University students may notice a few more mustached classmates than usual walking around campus this November, or rather, Movember. A men’s health initiative, Movember aims to use the spectacle of newly grown mustaches to start conversations that may lead to the early detection and treatment of the three health issues that affect men: prostate cancer, testicular cancer, and mental illness.
Jesse Galganov ’17, who is serving as the University’s campus representative for the campaign, hopes to see a significant increase in participation from the previous two years.
“What I’m trying to do is get as many people involved as possible,” Galganov said. “It’s incredibly easy: you sign up on movember.com, grow a mustache, raise money, and that’s essentially it.”
Movember began in 2003 in Australia and has since spread to 21 countries with over four million participants. In total, more than $500 million has been raised on behalf of the movement. This year, Galganov is part of a roster of campus representatives who will encourage further participation at the university level.
According to Galganov, participation requires a few simple tasks that have the potential to have a large impact. All male participants must begin the month with a clean-shaven face and must grow and maintain a mustache throughout the month. The instructions, which have a humorous tone, also state that fake mustaches—even goatees and beards—do not count in the accumulation of facial hair on which Movember is based. Additionally, the Movember website specifies that “Each Mo Bro must conduct himself like a true gentleman.”
By taking a light tone with such a heavy topic, Movember aims to make it easier to have serious conversations about health problems and preventative measures.
Movember has conducted studies in order to determine how effective its campaign has been. Nearly all participants claimed to have used the “power of the mustache” in order to start a conversation about men’s health. Additionally, over half of participants reported becoming more aware of health issues and either went to see a doctor about problems they were experiencing themselves or encouraged someone else to seek treatment for their ailments.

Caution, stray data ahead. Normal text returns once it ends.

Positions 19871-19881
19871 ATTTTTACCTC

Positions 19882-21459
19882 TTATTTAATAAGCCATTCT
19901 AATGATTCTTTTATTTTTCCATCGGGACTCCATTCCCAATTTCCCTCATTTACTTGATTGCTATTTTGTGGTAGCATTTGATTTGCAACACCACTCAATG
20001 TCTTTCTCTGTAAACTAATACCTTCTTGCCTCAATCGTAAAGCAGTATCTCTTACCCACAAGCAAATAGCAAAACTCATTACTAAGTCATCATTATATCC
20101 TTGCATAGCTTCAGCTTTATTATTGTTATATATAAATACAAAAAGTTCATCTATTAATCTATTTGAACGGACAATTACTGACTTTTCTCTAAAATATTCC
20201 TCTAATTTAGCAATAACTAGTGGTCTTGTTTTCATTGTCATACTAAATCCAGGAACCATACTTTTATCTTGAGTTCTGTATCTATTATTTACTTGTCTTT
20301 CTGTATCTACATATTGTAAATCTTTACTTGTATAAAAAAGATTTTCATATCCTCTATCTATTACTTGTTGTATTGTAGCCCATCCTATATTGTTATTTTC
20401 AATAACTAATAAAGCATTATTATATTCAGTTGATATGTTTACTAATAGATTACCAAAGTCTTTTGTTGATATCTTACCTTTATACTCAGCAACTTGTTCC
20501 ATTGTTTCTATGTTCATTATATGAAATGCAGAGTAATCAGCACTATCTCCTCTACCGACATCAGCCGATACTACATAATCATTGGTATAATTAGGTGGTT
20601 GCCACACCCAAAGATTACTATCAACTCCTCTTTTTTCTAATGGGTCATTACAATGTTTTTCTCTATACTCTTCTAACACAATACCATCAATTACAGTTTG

Currently, Wesleyan has a few “MoSpace” pages where supporters can donate to individual students representing campus groups or to pages representing entire groups themselves. This year, Galganov has recruited six teams to participate: DKE, Psi U, and the men’s lacrosse, squash, crew, and wrestling teams. With the addition of these participants, the University’s fundraising goal will be somewhere between $3000 and $5000.
DKE member Terence Durkin ’16 is looking forward to participating this year for his third time.
“Not only is Movember a great conversation starter, and a humiliating process for those like me with little or no facial hair, but also a great way to raise money and awareness for various men’s health issues,” Durkin wrote in an email to The Argus. “After taking part in Movember for the past few years I have seen it grow more and more popular, and hope this trend continue[s].”
In past years, Galganov has single-handedly raised thousands of dollars, and he believes that the University’s fundraising goals are realistic.
“[My first year,] I planned to raise $1000 in 30 days,” Galganov said. “I raised that in three days. I raised over $5200 that year, and I was the top Canadian high school fundraiser. Last year, I raised over $6000 dollars. I have two pages set up, one in the U.S. and one in Canada.”
Galganov stated that his involvement in Movember was motivated by a personal connection to men’s health issues.
“Two years ago was my senior year, and an alumnus of my high school approached my hockey coach,” Galganov said. “His dad had just passed away from prostate cancer. He and a few friends raised over $100 million in one year, and he wanted to get us involved.”
Anybody can sign up to participate on Movember’s website, creating a MoSpace page where donations can be sent. Though Movember focuses on raising awareness about men’s health and involves growing mustaches, women are encouraged to participate as well. The Movember website refers to women who support men’s health as Mo Sistas, as male participants are referred to as Mo Bros. Mo Sistas are encouraged to set up their own fundraising pages, and to encourage friends—males and females—to participate as well in order to start conversations about men’s health with those important to them.
John-Henry Carey ’18 is planning on participating, and he emphasized the importance of the health issues that Movember focuses on.
“Movember is a great cause,” Carey said. “These issues really need more attention in our society. I’m all in, and I can’t wait to participate.”
Galganov also spoke to the potential effects of more widespread awareness about these health issues.
“Early detection of cancer and early acknowledgement of a mental illness can be huge in saving someone’s life,” Galganov said. “It’s important to have the conversations, even if they’re started by mustaches.”